So that was in the morning. The gladiator fight was afterwards, the Praetorian peacocks gave a little marching demonstration which had the benefit of being the first real collection of soldiers marching around of the day.  They had a fellow with them as emperor which is fine and all that, but THIS guy was like exactly 5 feet tall and somehow reminded me of Lord Farquad from “Shrek” and I’m not sure if that gave the whole Praetorian scene a bit more authenticity than having someone who actually looked like the imperial statues or if it made it all rather a bit silly. For their benefit I’ll say the former. The Xth and XIVth soon stretched their legs out as well, the American family came through which I mentioned totally making my day and letting me feel useful! Lunchtime came around and then an effective siesta for both tourists and educators followed due to the heat which had come back after the rain in a way that asked “Did you miss me?!” Not really no, but the tent we had provided all the shade we needed to keep from frying and I mean that literally for the guys. It was little wonder that even the die-hard fans of walking around in chainmail and the segmentata were soon found without them. That is pure metal- it cooks you like a pig!

As the worst of the afternoon heat passed another one of the gladiators asks me if I would like to have a lesson. I had told this very fellow earlier that he was very much going to have to teach me and I was more than pleased to pick the rudius up again. The dress got hiked up again and again within moments a crowd forms and this time I have the basics down much better and can give a more experienced looking training show. There really wasn’t any sparring per say but there was another shield session and, with much relief I must say, the shield was significantly smaller, metal, and I could wield it with ease.  A couple guys from the XIVth came over and asked to borrow some of the weapons for play and so there were two pairs fighting it out and soon after that some others picked up some of their favourite toys and next thing you know it looks like a regular training arena!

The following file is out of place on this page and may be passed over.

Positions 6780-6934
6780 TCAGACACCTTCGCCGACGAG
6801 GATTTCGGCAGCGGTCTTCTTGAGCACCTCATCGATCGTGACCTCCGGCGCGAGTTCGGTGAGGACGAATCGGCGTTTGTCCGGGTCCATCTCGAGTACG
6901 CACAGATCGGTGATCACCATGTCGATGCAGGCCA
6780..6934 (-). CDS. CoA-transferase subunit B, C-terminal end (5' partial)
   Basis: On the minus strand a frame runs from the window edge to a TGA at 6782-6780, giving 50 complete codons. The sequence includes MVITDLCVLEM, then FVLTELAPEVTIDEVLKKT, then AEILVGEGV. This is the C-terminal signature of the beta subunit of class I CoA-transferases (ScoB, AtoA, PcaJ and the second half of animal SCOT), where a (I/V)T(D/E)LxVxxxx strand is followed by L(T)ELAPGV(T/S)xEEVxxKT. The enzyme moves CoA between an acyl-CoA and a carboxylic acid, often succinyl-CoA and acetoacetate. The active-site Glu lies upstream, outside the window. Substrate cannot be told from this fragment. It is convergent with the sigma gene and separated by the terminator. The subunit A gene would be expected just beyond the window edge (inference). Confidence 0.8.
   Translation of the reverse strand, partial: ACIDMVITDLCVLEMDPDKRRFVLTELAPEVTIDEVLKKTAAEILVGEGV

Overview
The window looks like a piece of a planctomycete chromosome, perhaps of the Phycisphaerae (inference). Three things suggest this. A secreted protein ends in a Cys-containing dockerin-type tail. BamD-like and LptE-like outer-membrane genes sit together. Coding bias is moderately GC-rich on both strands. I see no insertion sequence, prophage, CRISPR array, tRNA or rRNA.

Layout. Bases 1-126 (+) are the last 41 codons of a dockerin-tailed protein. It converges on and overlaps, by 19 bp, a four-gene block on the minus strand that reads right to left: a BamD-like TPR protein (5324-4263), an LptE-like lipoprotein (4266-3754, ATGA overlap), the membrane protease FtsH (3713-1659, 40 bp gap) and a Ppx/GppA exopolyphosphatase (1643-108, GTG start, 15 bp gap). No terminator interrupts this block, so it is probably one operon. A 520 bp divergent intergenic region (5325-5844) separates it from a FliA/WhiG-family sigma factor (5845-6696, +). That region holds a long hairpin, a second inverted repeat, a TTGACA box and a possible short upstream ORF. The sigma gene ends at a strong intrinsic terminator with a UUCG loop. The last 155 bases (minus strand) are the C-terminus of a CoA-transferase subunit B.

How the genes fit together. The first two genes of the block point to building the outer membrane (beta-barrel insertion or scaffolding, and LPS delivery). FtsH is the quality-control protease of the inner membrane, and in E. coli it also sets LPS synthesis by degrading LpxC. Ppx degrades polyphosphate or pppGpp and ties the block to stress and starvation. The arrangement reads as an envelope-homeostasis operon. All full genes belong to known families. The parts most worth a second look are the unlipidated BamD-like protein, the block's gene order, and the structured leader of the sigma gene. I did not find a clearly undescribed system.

I progressed with my lessons quite well if I do say so myself and though I was sad to say good-bye to my sword and shield I was immediately presented with the challenge of mastering the tools of the famous retriarius- the trident and net. The net swinging is a bit of a movement you have to play around with but by the end of it all I had it swinging through the air like a pro and even got a few thumbs up from my gladiator friends, so I put that feather in my hat! The trident was a different story. About 5.6 feet in length it had to be held out in front in its entirety and if anyone has ever tried to hold something rather great in length out in front of them they know just how gravity works against you in a very real way. So I managed to figure out how to swing the net in front of me while holding out the trident but the trident was something more akin to a pole vaulting pole for me because I couldn’t hold it up! That and I’ll admit my ability to throw, and throw accurately, the net still required some help. But small steps, I was only a gladiator for like an hour! It was in the middle of my self-practice of net swinging that Giorgio walks by and asks if I’ll be returning back to Canada. Talk about a well placed question to get optimum results! Can’t say that I’m too sure at this particular moment…